magnitude

EnglishEdit

EtymologyEdit

From Latin magnitūdō (greatness, size), magnus +‎ -tūdō.

PronunciationEdit

NounEdit

magnitude (countable and uncountable, plural magnitudes)

  1. (uncountable, countable) The absolute or relative size, extent or importance of something.
  2. (countable) An order of magnitude.
  3. (mathematics) A number, assigned to something, such that it may be compared to others numerically
  4. (mathematics) Of a vector, the norm, most commonly, the two-norm.
  5. (astronomy) A logarithmic scale of brightness defined so that a difference of 5 magnitudes is a factor of 100.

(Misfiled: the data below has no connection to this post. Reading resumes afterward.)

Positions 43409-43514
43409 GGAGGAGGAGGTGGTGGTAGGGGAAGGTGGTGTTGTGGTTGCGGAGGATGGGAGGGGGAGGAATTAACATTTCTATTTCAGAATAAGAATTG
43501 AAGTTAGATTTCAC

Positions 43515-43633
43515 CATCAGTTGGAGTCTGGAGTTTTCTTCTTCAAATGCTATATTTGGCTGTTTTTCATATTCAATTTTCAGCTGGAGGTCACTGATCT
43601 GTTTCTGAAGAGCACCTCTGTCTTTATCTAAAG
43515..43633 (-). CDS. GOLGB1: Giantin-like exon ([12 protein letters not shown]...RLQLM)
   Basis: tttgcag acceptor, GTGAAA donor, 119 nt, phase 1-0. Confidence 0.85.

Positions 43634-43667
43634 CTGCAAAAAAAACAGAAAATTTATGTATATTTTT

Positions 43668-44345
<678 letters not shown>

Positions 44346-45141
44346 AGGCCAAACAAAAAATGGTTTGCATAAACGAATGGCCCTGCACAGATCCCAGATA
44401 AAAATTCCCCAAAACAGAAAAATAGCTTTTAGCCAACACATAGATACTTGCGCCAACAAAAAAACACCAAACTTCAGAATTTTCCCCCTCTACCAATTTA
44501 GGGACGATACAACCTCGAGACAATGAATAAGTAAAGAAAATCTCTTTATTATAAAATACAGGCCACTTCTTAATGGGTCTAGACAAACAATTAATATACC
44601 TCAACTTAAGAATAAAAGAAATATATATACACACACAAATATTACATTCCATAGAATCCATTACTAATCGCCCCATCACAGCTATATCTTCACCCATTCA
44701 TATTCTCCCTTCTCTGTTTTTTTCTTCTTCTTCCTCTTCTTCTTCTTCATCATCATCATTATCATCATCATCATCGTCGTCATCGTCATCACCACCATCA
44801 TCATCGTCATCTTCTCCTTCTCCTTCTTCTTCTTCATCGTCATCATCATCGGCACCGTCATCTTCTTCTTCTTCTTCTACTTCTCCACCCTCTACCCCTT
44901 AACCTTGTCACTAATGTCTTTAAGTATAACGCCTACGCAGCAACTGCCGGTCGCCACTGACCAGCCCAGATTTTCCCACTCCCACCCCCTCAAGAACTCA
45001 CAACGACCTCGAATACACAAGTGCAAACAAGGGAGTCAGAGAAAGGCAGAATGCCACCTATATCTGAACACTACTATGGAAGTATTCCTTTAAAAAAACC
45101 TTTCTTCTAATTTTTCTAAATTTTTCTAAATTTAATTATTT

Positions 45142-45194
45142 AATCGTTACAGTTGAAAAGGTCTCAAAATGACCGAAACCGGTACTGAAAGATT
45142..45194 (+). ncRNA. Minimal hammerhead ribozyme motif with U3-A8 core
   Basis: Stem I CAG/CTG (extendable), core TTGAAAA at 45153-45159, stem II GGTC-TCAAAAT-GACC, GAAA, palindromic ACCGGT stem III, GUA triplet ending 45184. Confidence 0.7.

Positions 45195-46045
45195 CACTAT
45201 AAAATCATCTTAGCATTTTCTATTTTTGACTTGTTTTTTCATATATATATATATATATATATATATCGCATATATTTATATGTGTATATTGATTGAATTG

1. (uncountable) The apparent brightness of a star, with lower magnitudes being brighter; apparent magnitude
    2. (countable) A ratio of intensity expressed as a logarithm.
      • 2005, Andreas Eckart et al., The Black Hole at the Center of the Milky Way[1], →ISBN, page 71:
        Observations in the infrared domain allow one to penetrate the ~25-30 magnitudes of extinction present at visible wavelengths.
  6. (seismology) A measure of the energy released by an earthquake (e.g. on the Richter scale).

Derived termsEdit

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FrenchEdit

NounEdit

magnitude f (plural magnitudes)

  1. magnitude

GalicianEdit

NounEdit

magnitude f (plural magnitudes)

  1. magnitude

PortugueseEdit

PronunciationEdit

NounEdit

magnitude f (plural magnitudes)

  1. magnitude (size, extent or importance)
  2. (mathematics) magnitude (value assigned to a variable)
  3. (mathematics) magnitude (the norm of a vector)
  4. (astronomy) magnitude (apparent brightness of a star)
  5. (seismology) magnitude (energy of an earthquake)